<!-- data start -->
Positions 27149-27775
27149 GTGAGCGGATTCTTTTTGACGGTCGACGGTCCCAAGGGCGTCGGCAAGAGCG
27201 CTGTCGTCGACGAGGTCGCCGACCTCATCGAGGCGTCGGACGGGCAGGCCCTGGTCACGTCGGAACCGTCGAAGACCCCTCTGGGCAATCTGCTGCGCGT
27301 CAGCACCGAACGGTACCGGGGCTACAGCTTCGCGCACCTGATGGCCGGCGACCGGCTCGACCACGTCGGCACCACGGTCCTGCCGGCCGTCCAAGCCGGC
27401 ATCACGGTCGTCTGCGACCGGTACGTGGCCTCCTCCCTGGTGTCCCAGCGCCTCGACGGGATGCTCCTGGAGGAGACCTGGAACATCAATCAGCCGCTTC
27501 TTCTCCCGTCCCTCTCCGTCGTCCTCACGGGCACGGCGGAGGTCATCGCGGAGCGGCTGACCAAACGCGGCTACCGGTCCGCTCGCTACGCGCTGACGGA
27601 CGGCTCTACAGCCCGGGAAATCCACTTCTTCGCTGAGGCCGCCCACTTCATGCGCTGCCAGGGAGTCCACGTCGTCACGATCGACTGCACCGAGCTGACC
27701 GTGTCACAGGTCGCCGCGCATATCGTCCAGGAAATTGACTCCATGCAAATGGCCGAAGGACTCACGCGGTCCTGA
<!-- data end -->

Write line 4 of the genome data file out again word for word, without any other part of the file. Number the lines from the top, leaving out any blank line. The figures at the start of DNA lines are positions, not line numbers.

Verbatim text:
27301 CAGCACCGAACGGTACCGGGGCTACAGCTTCGCGCACCTGATGGCCGGCGACCGGCTCGACCACGTCGGCACCACGGTCCTGCCGGCCGTCCAAGCCGGC